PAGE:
Will You Review?

2015-03-04T09:42:28.603-05:00

My book came out yesterday, and today I’m faced with a task I’m ambivalent about: soliciting reviews (believe it or not, it's hard for me to ask people for things). Are there any reviewers/book bloggers out there who would like a complimentary review copy? Please let me know and I’ll “gift” you the Kindle version.

And while we’re on the topic of reviews, Amazon reviews also are important, to the author (and publisher), as well as to other readers who use these reviews when deciding if a book might be something they would enjoy. So, please, if you’ve read a book lately, consider taking a few minutes to leave a thoughtful, honest review, on Amazon or elsewhere.

This author thanks you!

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PUB DAY!

2015-03-03T09:45:58.149-05:00

Today is the official publication day for RUNNING FROM THE PAST!

 

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Tomorrow!

2015-03-02T08:59:22.398-05:00

(To the tune of Tomorrow from ANNIE)

Myyyy book’ll come out,
Tomorrow,
Bet your three-and-a-half dollars,
That tomorrow,
My book can be read.

Justttt thinkin’ about,
Tomorrow,
Gets me all excited,
That by tomorrow,
I’ll be outta my head.

Myyyy book’ll come out,
Tomorrow,
So you gotta hang on,
Til tomorrow,
Just one more day.

Tomorrow!
Tomorrow!

Unless
You want to
Pre-order it
Todaaayy!!

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Which Way Did I Go?

2015-02-19T16:09:12.978-05:00

Are you an outliner or a seat-of-the-pantser? Have you ever tried to do it the other way? What happened? I graduated college with a degree in mechanical engineering. I like plans, schematics, and spreadsheets. Formulae, laws of physics, straight lines, sharp corners, curves described by elegant mathematics. I believe in ORDER. My name is Alan, and I’m an outliner. If I tried to write something without an outline, I have full confidence it would devolve rapidly. I’d start writing a scene, and everything would be fine for a few  minutes, but before too long it would go flying off the rails. For instance, have you ever had an argument with someone, but ten minutes later, you’ve miraculously switched positions? Which reminds me of a book I read once, where the characters’ back stories kept shifting, making following the chain of events difficult, at best. Not as difficult as rocket science, but still hard. Did you ever wonder how these advanced 3-D rendering technologies have changed the way engineers design rockets? And rockets are way, way cool. Maybe I should write a book about people hijacking a rocket and settling on Mars. Mmmm, Mars. I do like their chocolate. And if anyone is interested, I prefer dark chocolate. I understand it’s actually healthy for you. And I’m all about the health. Hey! Squirrel! But I digress. (If you couldn’t tell, I often write these blog posts by the seat of my pants.) Now, where was I? Oh, yes. Outlining. I outline, but when I say I “outline,” it’s not like how we were taught in third grade. Nothing formal whatsoever—no Roman numerals, no subsection 12-G-IV-c, no indenting. First, I map out how the story begins. Then I plot out how the story ends. I also like to pencil in some of the major turning points along the way. Then I fill in the scenes that connect these “tent poles.” Sometimes I have a good idea what a scene should contain, but often my outline consists of little more than: “Scene 14: Joe and Sue meet in the old chemical plant. Joe tells her something shocking, and Sue runs off, slips, and falls into a vat of hydrochloric acid.” I should make it clear that I’m not a slave to my outline. I view it as a living, almost-breathing entity. When things change (and boy, do they ever), I change right along with them (or should I say, I change my outline right along with them). In my writing workshops, I tell outliners that if things aren’t working, consider changing your outline. (Similarly, I tell pantsers they need to change their pants (ba-da-bing!).) Sometimes I wish I had the ability to just sit down and start writing (with the reasonable expectation of producing something decent). That’s right, on some level, I envy the pantsers. So carefree. So happy-go-lucky. So…Bohemian. But even if I did write more by-the-seat-of-my-pants, I don’t think anyone would ever confuse me with a free-wheeling, spontaneous artiste. And that’s something I’ll just have to learn to live with. (This entry is “simul-posted” on Criminal Minds.) [...]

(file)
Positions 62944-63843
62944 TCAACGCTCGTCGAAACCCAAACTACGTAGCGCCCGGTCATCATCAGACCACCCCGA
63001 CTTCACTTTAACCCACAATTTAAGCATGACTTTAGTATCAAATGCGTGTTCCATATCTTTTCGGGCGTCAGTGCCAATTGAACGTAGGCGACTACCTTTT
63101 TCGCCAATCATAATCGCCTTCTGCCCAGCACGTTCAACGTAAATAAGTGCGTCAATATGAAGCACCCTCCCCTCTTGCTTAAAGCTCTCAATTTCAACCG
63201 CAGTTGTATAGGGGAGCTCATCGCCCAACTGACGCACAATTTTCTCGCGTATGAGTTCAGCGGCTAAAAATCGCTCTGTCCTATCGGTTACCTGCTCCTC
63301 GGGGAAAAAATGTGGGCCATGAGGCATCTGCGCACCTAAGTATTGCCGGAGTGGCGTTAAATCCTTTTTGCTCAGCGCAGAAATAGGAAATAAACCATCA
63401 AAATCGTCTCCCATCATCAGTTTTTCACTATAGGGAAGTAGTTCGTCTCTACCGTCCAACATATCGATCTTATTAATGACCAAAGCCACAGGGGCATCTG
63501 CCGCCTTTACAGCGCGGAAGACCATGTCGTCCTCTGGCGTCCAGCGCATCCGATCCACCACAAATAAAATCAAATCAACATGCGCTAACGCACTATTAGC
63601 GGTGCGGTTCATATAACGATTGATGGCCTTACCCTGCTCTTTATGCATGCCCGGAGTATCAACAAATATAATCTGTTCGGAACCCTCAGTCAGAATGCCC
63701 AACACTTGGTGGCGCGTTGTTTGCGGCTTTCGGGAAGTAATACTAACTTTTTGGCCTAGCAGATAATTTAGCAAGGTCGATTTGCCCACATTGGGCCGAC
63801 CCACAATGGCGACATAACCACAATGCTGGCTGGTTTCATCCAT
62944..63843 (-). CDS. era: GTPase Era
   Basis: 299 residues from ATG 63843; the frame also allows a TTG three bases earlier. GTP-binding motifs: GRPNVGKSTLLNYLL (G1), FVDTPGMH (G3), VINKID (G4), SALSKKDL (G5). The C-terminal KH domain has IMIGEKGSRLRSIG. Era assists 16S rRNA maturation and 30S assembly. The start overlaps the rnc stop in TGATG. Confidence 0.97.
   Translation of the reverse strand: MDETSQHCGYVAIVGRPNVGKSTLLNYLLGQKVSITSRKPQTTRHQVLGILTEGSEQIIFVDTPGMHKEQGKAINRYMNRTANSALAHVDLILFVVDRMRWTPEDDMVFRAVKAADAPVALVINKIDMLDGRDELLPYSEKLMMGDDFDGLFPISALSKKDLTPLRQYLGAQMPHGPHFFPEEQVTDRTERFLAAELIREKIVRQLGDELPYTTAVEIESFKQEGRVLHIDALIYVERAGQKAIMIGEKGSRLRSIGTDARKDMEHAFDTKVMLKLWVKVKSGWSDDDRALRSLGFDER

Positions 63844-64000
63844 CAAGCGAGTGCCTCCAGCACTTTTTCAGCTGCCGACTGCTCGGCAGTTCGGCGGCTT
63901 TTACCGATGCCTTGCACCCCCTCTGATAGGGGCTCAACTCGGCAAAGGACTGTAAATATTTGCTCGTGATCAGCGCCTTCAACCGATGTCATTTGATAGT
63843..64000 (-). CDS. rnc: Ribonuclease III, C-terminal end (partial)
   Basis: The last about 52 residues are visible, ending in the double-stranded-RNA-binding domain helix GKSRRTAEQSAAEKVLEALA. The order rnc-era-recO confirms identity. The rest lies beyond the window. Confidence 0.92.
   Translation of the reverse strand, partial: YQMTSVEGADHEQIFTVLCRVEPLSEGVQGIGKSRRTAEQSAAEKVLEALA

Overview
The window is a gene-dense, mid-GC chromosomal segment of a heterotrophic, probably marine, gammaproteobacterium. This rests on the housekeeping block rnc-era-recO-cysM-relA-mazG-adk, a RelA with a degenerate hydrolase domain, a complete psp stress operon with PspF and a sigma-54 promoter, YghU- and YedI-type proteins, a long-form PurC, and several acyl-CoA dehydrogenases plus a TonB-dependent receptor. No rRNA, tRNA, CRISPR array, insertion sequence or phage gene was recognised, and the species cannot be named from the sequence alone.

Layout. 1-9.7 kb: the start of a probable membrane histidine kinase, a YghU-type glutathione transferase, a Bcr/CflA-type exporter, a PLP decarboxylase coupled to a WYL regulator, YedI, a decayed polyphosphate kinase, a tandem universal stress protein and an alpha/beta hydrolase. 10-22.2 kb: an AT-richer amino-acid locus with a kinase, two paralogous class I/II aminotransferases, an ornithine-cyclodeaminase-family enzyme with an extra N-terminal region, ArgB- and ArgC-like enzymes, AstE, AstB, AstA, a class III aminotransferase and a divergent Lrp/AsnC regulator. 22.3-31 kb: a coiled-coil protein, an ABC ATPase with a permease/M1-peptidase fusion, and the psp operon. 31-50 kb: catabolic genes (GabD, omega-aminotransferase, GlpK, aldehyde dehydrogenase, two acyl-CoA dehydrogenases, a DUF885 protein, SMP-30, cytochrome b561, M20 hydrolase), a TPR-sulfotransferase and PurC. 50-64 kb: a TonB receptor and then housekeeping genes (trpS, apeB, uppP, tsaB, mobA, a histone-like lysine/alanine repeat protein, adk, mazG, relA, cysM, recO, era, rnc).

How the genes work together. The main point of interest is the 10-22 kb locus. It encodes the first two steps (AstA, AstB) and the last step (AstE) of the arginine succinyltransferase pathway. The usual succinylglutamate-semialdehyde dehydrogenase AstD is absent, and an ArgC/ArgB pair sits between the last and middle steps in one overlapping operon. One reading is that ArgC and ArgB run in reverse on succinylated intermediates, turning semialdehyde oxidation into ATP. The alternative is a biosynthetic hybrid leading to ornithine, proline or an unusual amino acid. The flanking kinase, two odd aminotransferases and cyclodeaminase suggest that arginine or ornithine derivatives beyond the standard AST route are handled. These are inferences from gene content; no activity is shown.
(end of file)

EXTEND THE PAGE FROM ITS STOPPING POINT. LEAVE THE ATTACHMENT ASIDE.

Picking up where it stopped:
It is Fun to Have Fun (But You Have to Know How)

2015-02-05T17:22:59.257-05:00

Sophie Hannah continued Poirot and Sebastian Faulks continued Bond. What character would you most like to write about, if the estate asked you?